Lake Eyre is a rare oasis in the harsh, South Australian outback. Spanning 9,500 square kilometres, it is technically the largest lake in Australia but rarely fills with water.
A Giant Salt Pan
It’s a spectacle when it does. Like a mirage, water extends to the horizon and wildlife flocks to the area. When empty, the lake becomes a giant salt pan, with white crystals reflecting the sunlight.
By Plane or Boat
Experience Lake Eyre from a plane. Take off from a red earth runway. Soar higher than the flocks of birds. See the endless, still water or the salt creeping over. Enjoy the lake by boat. Venture into the water on a kayak, catamaran or small yacht. Explore the lake’s inlets and wide waters. Listen to the sounds of the wildlife and the water lapping at your boat.
Lake Eyre is part of Lake Eyre National Park, which has campgrounds for visitors. Halligan Point Campground provides real a bush camping experience, with no available facilities. Outside the park, Mullorina Station has campgrounds with toilets and some facilities.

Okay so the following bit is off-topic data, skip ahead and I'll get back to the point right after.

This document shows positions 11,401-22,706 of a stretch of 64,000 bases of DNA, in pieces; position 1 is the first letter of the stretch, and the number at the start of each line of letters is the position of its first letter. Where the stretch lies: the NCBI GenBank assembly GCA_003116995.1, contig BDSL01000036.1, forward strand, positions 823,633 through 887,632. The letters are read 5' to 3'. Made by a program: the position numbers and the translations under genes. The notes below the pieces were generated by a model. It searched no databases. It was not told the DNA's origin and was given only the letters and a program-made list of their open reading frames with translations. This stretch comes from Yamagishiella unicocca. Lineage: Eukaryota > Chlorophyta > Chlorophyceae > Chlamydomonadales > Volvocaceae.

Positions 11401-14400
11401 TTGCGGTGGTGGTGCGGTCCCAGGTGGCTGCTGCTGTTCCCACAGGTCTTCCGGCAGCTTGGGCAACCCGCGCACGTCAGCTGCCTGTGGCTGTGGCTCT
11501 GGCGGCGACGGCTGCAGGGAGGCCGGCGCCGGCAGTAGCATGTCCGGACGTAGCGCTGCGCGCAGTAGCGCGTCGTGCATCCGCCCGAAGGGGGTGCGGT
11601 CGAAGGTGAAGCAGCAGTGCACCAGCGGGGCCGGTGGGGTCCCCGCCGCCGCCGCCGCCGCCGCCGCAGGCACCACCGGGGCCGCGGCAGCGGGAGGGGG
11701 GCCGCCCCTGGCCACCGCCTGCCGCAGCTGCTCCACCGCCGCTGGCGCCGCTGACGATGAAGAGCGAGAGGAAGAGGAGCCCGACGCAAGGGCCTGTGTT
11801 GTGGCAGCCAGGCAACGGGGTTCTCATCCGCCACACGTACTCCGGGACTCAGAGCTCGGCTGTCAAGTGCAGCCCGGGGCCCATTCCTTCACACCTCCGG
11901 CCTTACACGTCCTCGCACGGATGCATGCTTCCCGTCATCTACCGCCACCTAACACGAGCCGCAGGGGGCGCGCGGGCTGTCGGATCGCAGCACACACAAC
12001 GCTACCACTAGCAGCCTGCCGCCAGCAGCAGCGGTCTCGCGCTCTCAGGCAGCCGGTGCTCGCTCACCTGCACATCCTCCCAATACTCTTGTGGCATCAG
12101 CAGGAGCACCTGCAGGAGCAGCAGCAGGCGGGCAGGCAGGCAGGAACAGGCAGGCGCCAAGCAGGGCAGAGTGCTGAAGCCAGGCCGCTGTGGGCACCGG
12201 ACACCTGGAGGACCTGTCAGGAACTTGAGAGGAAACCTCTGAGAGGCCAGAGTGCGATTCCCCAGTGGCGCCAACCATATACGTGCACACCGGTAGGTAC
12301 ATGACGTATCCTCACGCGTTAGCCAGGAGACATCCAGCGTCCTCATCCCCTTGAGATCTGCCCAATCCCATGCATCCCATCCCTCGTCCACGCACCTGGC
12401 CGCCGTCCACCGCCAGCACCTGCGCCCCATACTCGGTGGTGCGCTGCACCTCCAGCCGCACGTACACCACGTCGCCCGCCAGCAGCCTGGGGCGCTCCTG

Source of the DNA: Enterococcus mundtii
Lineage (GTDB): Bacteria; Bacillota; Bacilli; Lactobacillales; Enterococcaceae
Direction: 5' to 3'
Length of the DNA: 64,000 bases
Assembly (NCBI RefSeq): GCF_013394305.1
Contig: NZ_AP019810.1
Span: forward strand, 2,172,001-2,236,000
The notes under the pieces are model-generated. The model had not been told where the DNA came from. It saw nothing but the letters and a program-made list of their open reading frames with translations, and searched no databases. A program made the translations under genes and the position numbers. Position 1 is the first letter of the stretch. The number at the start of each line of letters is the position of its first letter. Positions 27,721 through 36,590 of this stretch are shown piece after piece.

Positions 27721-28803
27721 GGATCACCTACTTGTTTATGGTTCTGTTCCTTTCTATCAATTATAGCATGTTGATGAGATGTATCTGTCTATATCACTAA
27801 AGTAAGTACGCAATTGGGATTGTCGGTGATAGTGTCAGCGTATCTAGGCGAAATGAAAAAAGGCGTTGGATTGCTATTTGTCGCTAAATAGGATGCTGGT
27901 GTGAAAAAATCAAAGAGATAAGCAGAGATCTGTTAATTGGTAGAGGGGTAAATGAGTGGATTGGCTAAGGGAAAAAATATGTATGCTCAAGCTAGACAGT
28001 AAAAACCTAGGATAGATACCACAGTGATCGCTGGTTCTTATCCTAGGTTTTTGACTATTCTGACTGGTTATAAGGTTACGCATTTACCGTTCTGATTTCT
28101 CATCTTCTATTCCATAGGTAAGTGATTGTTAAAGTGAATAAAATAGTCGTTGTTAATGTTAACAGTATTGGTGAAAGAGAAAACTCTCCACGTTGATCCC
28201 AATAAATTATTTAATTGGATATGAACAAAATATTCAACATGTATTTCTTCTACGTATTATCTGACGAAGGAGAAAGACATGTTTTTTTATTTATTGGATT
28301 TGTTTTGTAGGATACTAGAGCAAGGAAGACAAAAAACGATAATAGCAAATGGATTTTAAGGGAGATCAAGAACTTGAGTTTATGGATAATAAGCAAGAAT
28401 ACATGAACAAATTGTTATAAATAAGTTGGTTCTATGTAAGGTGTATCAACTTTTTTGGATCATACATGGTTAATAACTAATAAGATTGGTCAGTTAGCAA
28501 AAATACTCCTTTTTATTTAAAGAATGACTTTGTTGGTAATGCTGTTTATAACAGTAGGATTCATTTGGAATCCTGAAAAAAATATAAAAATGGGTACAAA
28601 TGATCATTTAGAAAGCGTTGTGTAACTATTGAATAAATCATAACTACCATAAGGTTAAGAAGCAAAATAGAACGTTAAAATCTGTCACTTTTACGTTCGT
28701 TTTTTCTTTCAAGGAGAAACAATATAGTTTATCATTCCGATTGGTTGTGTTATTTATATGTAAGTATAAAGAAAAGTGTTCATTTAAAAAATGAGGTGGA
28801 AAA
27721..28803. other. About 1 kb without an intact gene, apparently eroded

To camp in the park, you must have a Desert Parks Pass or a day entry permit. The Desert Parks Pass includes maps, information about the parks and Lake Eyre’s Aboriginal history, and safety tips. Day entry permits for Lake Eyre National Park are available at the self-registration station on the road to Halligan Bay.
If you prefer accommodation indoors, try the caravan parks at the nearby town of Marree or head to the William Creek Hotel. William Creek is the halfway point on the Oodnadatta Track, and the hotel serves delicious pub food. Enjoy a hearty meal and a roof over your head for the night.
Four-Wheel Drive (4WD) Country
Lake Eyre really is four-wheel drive country. While you can reach some parts of the lake in a standard vehicle, it is not ideal. Many of the roads, including those in Lake Eyre National Park are for four-wheel drive vehicles only.
You will need a four-wheel drive vehicle with a high ground clearance to travel around the area. Be well prepared, with extra fuel, food and water.